The New South Wales government has lifted restrictions on many construction sites outside of Covid hotspots to allow the industry to resume, as the state recorded its highest number of coronavirus cases in the latest outbreak of the virus. Delta variant and announced a month-long extension to Greater Sydney. isolation.
Out of a total of 94,532 tests, NSW recorded 177 new locally acquired Covid cases on Wednesday. Of these, 68 people were in the community during its infectious period and the isolation status of 62 cases remains under investigation.
Nearly two million people from eight local government areas in the west and southwest of Sydney at the epicenter of the latest outbreak have been subjected to stricter rules than the rest of the city. They can only leave for essential jobs, such as elder care, healthcare, and grocery store work.
Despite Victoria eventually giving up zip code-related restrictions during her lengthy lockdown because they didn’t work, NSW has proposed that eight LGAs remain subject to stricter restrictions: Fairfield, Canterbury Bankstown, Liverpool, Cumberland, Blacktown, Parramatta, Campbelltown and Georges River.
This covers most of the west and southwest of Sydney and some of its more diverse communities.
The difference for these communities is that businesses cannot go to work, construction sites cannot be reopened, and only those that are considered authorized workers you can leave your LGA. Some LGAs, like Fairfield, have additional requirements for these authorized workers to be tested every three days.
In recognition of the prolonged lockdown, the government will follow Victoria’s lead and allow single people living alone to nominate a visitor to their home, provided that person is always the same and does not reside in one of the eight LGAs of interest. For single residents within the eight LGAs, the person they nominate to join their bubble must live within 10 km of their home.
NSW also announced a plan for Year 12 students to return to schools on August 16, and plans are being formulated to introduce rapid antigen tests for Year 12 students in the greater Sydney area.
Up to 40,000 doses of Pfizer will be diverted from other areas of the state, particularly the New South Wales region, to vaccinate Year 12 students at LGA hotspots.
But face-to-face learning will not resume for at least four weeks for all other age groups.
In a statement explaining the diverted doses from Pfizer, NSW Health said: “GPs continue to supply Pfizer vaccines in the NSW region and their federal government supplies are not affected by this reallocation. AstraZeneca continues to be available at GPs, NSW Health clinics, and a growing number of pharmacies.
“NSW Health can assure those in the NSW region who have received a first dose of Pfizer that they will receive their second dose.”
The government is in talks with several frontline worker employers about implementing rapid antigen tests in high-exposure workplaces, such as supermarkets.
Purchases, like exercise, have also been limited to the local government area or 10 km.
The premier, Gladys Berejiklian, declined to speculate whether four weeks would be enough to reach her own benchmark to relax the lockdown: close to zero infectious cases in the community.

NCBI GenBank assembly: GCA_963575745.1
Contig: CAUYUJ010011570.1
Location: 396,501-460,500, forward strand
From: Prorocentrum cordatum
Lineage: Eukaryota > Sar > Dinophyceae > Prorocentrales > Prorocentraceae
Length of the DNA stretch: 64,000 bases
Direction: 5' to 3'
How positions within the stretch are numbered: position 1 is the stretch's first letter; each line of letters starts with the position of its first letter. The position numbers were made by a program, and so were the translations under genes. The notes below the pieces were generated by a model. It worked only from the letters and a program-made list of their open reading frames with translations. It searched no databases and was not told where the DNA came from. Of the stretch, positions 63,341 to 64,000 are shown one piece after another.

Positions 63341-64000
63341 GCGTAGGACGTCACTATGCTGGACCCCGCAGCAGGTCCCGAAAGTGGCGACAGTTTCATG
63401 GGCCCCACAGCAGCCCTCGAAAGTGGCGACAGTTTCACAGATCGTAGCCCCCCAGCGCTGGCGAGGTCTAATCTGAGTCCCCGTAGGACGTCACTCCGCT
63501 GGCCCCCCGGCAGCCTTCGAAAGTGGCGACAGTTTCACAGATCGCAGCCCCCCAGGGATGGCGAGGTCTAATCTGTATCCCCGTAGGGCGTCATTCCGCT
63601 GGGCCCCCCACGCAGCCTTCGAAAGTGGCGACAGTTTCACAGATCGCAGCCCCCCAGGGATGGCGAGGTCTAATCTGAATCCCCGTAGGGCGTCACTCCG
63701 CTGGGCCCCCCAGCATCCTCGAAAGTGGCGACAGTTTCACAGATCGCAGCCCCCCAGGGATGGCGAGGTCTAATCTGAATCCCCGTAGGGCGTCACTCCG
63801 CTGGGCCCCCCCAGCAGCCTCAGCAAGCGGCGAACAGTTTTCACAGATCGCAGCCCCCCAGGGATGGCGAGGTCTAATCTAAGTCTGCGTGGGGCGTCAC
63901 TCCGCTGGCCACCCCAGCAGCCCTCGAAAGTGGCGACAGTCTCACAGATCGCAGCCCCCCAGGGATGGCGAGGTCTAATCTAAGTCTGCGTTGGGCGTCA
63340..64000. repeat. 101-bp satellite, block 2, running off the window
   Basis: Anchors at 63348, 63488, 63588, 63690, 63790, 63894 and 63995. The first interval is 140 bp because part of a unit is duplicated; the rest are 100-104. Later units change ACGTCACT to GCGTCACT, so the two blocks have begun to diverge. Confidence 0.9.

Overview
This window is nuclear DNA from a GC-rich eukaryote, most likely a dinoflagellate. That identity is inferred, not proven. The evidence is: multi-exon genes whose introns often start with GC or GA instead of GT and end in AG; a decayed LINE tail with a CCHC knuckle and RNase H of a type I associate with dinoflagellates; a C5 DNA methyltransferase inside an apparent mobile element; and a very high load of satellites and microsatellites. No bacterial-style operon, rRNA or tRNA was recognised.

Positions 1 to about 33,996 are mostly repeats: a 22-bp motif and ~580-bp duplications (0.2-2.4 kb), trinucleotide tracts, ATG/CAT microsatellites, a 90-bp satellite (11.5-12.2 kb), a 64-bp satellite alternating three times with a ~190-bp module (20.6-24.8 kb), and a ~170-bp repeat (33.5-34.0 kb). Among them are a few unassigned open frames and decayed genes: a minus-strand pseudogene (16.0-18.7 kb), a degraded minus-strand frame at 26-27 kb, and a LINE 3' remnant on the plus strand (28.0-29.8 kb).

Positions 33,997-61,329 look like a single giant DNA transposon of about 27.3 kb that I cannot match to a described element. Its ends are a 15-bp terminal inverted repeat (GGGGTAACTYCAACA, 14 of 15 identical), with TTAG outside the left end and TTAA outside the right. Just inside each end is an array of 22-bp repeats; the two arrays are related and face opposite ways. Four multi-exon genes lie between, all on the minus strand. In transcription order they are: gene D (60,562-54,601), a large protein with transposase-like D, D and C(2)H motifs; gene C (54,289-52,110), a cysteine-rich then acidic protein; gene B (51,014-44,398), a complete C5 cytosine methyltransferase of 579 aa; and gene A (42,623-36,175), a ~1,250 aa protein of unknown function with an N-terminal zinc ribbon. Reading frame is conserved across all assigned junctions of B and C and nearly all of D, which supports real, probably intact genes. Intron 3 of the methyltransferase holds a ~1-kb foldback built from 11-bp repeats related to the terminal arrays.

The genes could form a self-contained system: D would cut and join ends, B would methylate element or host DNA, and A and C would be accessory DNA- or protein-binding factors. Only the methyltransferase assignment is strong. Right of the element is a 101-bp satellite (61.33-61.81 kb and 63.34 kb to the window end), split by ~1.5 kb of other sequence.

“That is our intention but we have seen how we have fought to reduce the number of contagious in the community and that is evident. If we want to live freely while vaccination rates remain quite low, that is the only goal we must stick to, “he said.
“If we had not been locked up, there is absolutely no doubt that today we would have had thousands and thousands of cases, but also many more deaths. That is something that we must continue to prevent, “he said.
He said the expansion of LGAs subject to stricter rules was expected to provide a “localized and targeted response”, while allowing other parts of Sydney to continue to operate.
At one point, Berejiklian said that “spring offers a period of hope” and that “compliance will stand out strongly in the months ahead.”
He also said: “We cannot open up and live freely unless we have a number close to zero or we have high vaccination rates.”
The government will consider whether they can loosen the rules further for Sydney’s larger areas such as the central coast, Wollongong and Shellharbour in the coming weeks.
Both she and Health Director Kerry Chant emphasized that transmission was still occurring in workplaces, with workers bringing the virus to their extended families and families, triggering new chains of transmission.
There is still concern that extended families at Sydney hotspots will visit each other, despite the rules.
A funeral in Pendle Hill attended by 50 people caused 48 infections and at least one death, and spread to other workplaces.
Berejiklian declined to say how the government intended to enforce the differential rules in Sydney, apart from appealing to everyone to abide by them. Police Commissioner Mick Fuller will provide more details Thursday on the police strategy.
Financial support for NSW is being driven by both the federal and state governments.
NSW Treasurer Dominic Perrottet announced that job savings payments will now be available to businesses with annual turnover of between $ 75,000 and $ 250 million, up from $ 50 million, which have seen revenue decline from the 30% or more.
The maximum weekly pay has also increased substantially, and employing companies that maintain their workforce can now receive between $ 1,500 and $ 100,000 per week, compared to $ 10,000, with payments based on 40% of their NSW weekly payroll.
He defended the decision to allow construction to resume, saying it would add $ 550 million a week to the New South Wales economy.